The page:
|The News Line Saturday June 8
2013 PAGE 7
SUMMER EXHIBITION 2013
BY A GUEST REVIEWER
Summer Exhibition 2013
Royal Academy of Arts
Piccadilly, London W1
10 June-18 August 2013
10am-6pm daily (last admission 5.30pm).
Late night opening: Fridays until 10pm (last admission 9.30pm)
Admission includes the list of Works giving details on every exhibit in the show.
10 UK pounds full price; concessions available; under 12s and Friends of the RA go free
NOW in its 245th year, the Royal Academy of Arts Summer Exhibition 2013 has been coordinated by the Royal Academicians Norman Ackroyd and Eva -Jiricna.
Greeting visitors as they approach the gallery is a huge wall-hanging sculpture draped from the roof of the Royal Academy.
The Site-based work TSIATSIA - searching for connection. 2013, by Nigerian artist El Anastsui has won the Charles Wollaston Award which is presented to the 'most distinguished work' in the exhibition.
One of the judges, Matthew Collings, said that 'we considered it a miracle of transformation. Made of old junk, nevertheless it reminded us in its glittering organic opulence of golden mosaics from the Byzantine era.'
The Summer Exhibition continues to be the world's largest open submission contemporary art show, providing a platform for both emerging and established artists to showcase their work to an international audience.
The majority of the 1,300 works are for sale, offering visitors an opportunity to purchase original artwork by the artists selected for the show.
The diverse media includes painting, sculpture, photography, printmaking, architecture and film.
To its credit. the Academy has learned from previous cluttered summer exhibitions and given the works space, making It less overwhelming for viewers.
Printmaker Norman Ackroyd highlights the range and quality of printmaking, and Eva Jiricna has co-ordinated the architecture gallery, seeking to blur the boundaries between architecture and sculpture with particular focus on experimental design.
Other members of the Summer Exhibition committee include Humphrey Ocean, who has hung the small works' galleries, and John Wragg RA who. together with John Maine RA, have arranged the sculpture galleries.
Inside the main galleries, first to greet visitors in the Wohl Central Hall is a new monumental rusted steel sculpture, Shadows, by Anthony Caro.
In the adjoining large Gallery III are mostly bright works, dancing abstractions chosen by Norman Ackroyd. The gallery features a contrasting painting in muted colours of a disused building, Tate Moss, by Jock McFadyen.
Standing out from among abstract works is a figurative artist's house interior, Sarah at Oriel by Ken Howard. that features a seated nude model and delightfully captures the fall of sunlight pouring in.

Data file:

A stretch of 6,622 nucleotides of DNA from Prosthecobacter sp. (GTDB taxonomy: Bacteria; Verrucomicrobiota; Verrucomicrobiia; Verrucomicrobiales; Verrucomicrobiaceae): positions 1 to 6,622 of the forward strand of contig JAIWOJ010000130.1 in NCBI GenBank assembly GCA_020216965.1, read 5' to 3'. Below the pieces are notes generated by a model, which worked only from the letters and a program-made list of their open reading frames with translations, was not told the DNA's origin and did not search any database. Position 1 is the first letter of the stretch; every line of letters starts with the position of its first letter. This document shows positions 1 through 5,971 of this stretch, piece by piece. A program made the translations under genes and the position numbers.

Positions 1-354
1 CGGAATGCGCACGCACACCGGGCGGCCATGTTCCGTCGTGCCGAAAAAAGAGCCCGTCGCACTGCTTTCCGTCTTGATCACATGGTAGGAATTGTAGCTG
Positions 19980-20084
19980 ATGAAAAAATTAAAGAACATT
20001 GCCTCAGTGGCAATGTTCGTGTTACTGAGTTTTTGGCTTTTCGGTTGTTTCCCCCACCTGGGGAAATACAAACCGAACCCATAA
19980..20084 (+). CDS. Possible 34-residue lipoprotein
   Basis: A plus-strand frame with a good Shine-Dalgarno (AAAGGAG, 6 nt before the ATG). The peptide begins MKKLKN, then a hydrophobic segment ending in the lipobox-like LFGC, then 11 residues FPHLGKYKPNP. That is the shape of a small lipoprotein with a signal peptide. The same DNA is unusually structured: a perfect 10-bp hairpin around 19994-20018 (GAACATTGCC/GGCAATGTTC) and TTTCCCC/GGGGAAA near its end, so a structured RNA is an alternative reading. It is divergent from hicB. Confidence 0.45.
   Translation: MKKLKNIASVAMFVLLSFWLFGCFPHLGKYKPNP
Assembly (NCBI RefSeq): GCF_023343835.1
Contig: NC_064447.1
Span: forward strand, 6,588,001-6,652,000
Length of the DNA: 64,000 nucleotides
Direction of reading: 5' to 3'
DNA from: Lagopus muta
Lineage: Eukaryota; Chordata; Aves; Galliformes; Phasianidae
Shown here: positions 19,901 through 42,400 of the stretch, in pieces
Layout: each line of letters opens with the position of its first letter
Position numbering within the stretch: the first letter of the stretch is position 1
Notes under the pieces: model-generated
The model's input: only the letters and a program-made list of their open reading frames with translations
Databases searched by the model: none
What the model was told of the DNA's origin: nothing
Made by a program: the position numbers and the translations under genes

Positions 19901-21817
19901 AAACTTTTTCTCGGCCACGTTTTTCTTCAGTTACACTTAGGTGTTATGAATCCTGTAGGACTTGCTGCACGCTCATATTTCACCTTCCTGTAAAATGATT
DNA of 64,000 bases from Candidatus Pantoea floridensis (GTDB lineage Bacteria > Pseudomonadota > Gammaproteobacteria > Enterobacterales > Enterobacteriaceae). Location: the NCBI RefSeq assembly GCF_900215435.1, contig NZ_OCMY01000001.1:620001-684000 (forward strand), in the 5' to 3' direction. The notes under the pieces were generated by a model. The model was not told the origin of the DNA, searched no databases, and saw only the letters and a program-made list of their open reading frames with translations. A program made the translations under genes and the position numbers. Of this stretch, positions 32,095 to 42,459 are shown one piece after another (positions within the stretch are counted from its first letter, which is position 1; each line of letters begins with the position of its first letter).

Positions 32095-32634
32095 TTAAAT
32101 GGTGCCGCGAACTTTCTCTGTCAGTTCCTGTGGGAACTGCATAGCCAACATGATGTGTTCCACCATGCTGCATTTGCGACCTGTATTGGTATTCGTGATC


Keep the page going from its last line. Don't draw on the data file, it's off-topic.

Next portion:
Gallery II contains smaller works including small expressionist landscapes in saturated poster colours by Barbara Rae, and familiar, brightly colourful patterned paintings by Gillian Ayres.
In complete contrast, in Gallery I, is Dolor, a large, monochrome, anti-war linocut by Richard Galloway.
A topical painting in this gallery Is a view of a flood-hit market, Seal Market by Benjamin Buckley, replete with foaming waves.
A witty set of works by Ron Arad satires the Austin. now BMW, 'mini' car - a lattice-work 'mini' stainless steel sculpture Blame the Tools stands in front of two colourful swirling prints, Let's Drop It, OK? and Let's Drop It, OK? Sideview.
Gallery IV contains dramatic large, abstract paintings, including the moody, black and white Melancholia, woodblock and collage by Anselm Kiefer, and a witty two-dimensional sculpture Inebriate Owl by Ivor Abrahams.
In Gallery X, Grayson Perry shows his series of six large, cartoon-like tapestries entitled The Vanity of Small Differences. telling the story of the rise and demise of Tim Rakewell, inspired by Hogarth's A Rake's Progress.
His tapestries are composed of characters. incidents and objects he encountered on journeys through Sunderland, Tunbridge Wells and the Cotswolds.
Gallery VIII Is dedicated to portraiture, which includes photography and works on paper along with new works by Frank Auerbach, Tom Phillips, Michael Craig-Martin and Alex Katz.
Here also is a moving, spare work by Gary Hume, Neama El Sayed And Her Children Whose Father Was Killed By A Sniper During The Protests.
Gallery IX, photography, contains the portrait of a store, seated woman by a door, The Long Wait (from the series Border 2005- 2006) by Mitra Tabrizian, that won the Rose Award for Photography.
Also standing out Is a roads cape with lowering skies, Deluge NM, by Boyd and Evans.
Rounding off the exhibition. the Lecture Room gallery contains a mix of figurative and surreal paintings, and a bold, expansive polished sculpture Klorts By Zaha Hadid For Rove Gallery, by Zara Hadid.
Christopher Le Brun, President of the Royal Academy of Arts says: 'One of the founding principles of the Academy was to "mount an annual exhibition open to all artists of distinguished merit" to finance the training of young artists in the RA Schools.
This has been held every year without interruption since 1769, The Royal Academy receives no public funding so each purchase made at the Summer Exhibition directly contributes to maintaining our free art school.'
Each year, the Summer Exhibition recognises artists of exceptional merit by awarding over 60,000 UK pounds prize money donated by commercial sponsors.